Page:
The engravings of Lucas van Leyden contain a number of women wearing gollars over their square-necked dresses. All these gollars vary in style and decoration, however they all exhibit commons trait, they are square cut, sit under the bust line and close at the front.

These are some examples of van Leyden’s gollars:

selection from a Lucas van leyden print
selection from a Lucas van Leyden print
selection from Lucas van Leyden pint
selection from Lucas van Leyden painting

and one picture sketched by Durer during his trip to the Netherlands in 1521:

sketch of a dutch woman by Albrecht Durer

Unfortunately, except for the picture of the man wearing a gollar these engravings and sketches give us no idea of how the gollar may have been constructed and from what materials. The textilier hausrat gives an example of a sumptuary law from Nurnberg which states that: “the middle class sumptuary laws allowed for gollars fo high value material as not seen for other outer and over clothing”. Gollars made of silk and damask are then described. Although Leiden is in the Netheralnds and not near Nuremburg, in the absense of sumptuary laws from the Netherlands for this time, the laws of Nuremburg can help in our understanding of what was worn.

photo of me wearing the gollar I madeMy¬†gollar is made from a heavy felted maroon wool, lined and edged with black cotton drill. It does not have a collar and is closed by three buttons and three finger-looped cords. It most closely resembles the 1st picture. It pins at four points under my arms, which is something I have to remember to warn others of when they get a hug while I’m wearing this gollar. This is quite a secure way of attaching the gollar, assuming that the pins are inserted through the fabric properly, I have worn my gollar for long evenings and not lost a pin. I originally believed that all Leiden gollars were open at the sides, based on the 1st picture above, however after looking at the Durer sketch and considering the matter more thoroughly I cannot see why they would be open at both the side and the front, so will probably make any future gollars with side seams.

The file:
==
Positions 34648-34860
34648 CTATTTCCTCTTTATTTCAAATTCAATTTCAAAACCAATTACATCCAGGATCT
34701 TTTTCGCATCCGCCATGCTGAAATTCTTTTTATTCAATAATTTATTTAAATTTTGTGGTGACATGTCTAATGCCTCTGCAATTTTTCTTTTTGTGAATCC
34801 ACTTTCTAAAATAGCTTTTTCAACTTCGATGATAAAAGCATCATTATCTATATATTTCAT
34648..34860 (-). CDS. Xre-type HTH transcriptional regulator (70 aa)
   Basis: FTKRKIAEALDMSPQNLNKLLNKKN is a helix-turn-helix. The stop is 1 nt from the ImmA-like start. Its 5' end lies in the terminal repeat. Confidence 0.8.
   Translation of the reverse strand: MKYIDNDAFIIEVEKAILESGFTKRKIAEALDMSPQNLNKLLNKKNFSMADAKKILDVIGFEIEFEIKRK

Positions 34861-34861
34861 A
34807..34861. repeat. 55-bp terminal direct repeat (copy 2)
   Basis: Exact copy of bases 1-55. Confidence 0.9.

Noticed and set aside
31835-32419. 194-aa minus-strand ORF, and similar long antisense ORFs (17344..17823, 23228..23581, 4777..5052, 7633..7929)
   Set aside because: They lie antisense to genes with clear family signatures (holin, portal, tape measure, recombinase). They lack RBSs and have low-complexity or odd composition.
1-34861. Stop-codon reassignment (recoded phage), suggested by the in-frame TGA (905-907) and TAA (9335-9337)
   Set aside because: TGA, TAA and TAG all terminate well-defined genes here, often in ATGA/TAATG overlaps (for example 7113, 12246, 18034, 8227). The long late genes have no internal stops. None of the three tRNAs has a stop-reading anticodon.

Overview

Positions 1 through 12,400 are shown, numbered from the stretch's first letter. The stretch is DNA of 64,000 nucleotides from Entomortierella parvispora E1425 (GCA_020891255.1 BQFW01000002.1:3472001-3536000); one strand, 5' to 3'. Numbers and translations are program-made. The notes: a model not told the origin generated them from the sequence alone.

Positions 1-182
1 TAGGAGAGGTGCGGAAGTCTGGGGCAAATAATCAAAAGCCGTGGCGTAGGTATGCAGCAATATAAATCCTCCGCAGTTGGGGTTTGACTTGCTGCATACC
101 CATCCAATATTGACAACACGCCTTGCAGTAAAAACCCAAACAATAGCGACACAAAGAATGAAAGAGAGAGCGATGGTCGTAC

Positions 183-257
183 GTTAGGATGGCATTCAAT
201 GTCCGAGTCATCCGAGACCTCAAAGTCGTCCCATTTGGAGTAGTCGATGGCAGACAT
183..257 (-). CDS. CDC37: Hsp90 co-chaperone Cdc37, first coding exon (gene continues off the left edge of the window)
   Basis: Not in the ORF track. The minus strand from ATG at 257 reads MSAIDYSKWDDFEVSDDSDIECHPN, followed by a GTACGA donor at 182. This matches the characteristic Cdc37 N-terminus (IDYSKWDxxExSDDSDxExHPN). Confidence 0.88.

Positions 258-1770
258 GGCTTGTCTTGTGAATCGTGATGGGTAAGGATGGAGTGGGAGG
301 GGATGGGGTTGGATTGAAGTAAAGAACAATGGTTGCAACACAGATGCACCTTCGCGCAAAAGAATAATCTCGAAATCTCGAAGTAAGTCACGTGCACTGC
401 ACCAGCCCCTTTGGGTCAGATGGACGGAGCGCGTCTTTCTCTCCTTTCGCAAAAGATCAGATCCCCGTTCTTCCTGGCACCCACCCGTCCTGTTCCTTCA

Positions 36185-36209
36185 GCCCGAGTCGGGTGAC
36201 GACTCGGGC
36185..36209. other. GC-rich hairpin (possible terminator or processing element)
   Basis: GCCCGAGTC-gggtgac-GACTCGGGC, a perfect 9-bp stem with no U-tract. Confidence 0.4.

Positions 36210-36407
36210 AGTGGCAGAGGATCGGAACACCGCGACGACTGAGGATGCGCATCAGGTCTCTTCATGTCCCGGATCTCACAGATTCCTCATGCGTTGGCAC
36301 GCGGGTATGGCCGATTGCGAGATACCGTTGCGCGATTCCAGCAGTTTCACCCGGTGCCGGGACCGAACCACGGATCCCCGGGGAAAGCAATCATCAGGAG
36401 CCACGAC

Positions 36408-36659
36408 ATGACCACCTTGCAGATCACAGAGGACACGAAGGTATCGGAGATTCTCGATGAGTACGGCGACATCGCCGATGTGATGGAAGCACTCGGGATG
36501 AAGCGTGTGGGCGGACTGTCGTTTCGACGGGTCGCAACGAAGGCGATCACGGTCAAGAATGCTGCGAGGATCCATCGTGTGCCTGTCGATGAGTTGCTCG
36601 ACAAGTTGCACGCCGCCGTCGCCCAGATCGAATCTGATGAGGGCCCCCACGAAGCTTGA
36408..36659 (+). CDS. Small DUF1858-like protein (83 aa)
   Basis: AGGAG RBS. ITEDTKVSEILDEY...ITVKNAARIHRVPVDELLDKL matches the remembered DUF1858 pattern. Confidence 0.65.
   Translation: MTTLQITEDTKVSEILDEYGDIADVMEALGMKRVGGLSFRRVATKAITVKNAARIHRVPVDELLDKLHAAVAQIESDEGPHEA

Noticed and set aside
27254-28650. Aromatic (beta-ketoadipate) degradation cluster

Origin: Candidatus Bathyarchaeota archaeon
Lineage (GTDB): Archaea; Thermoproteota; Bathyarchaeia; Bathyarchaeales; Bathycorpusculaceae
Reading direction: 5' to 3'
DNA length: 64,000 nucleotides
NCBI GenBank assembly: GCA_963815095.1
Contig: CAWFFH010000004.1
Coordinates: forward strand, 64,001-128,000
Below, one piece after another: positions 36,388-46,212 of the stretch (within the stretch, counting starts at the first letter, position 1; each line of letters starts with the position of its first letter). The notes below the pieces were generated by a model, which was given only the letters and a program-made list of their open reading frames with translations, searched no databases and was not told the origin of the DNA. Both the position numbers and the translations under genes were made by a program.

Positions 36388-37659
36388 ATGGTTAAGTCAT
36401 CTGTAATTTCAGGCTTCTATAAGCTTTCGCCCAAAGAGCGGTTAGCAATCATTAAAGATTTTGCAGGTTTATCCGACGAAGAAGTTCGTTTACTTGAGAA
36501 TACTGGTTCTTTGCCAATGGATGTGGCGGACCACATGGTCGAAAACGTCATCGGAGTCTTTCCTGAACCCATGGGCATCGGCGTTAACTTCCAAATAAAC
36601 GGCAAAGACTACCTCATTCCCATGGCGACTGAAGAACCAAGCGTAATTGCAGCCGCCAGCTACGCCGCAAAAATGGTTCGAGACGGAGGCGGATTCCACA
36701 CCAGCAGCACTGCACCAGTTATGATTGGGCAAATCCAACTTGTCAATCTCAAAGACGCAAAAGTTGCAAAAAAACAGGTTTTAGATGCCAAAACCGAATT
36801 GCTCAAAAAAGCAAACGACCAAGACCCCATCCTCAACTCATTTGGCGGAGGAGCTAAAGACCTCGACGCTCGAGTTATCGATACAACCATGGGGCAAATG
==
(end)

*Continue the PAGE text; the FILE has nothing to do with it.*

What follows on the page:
photo of how the gollar is pinned to my dress

These are two photos of my completed gollar. The image on the right shows how it is done up with pins under my arm, and also that the back and front are not exactly at the same level. This is a design fault as I think they should be approximately the same height. It is both too long in the front and too short in the back. Also I think as I put it on for these photos that it wasn’t properly adjusted so the front is lower than normal. The white dots at each corner are pearl headed pins. The important thing to remember about this is that because there is so much fabric in the bias edges the pins need to go through the wool part, or they just won’t fix to the dress properly.


Addendum, 20 August 2004:

I just took a closer look at this engraving by van Leyden, “Jesus appears to Mary Magdalene in the garden”. The Magdalen has a bow under her arm almost exactly where a tie would be placed to join the two edges of the gollar she is wearing. This should be reasonably easy to add to my gollar and will mean that I don’t have to get someone to pin me into it everytime I want to wear it.

selection from a print by Lucas van Leyden of the Magdalen

References

Zandel-Seidel, Jutta, “Textiler Hausrat” (trans. Katherine
Barich), available from the GermanRenCostume list at Yahoogroups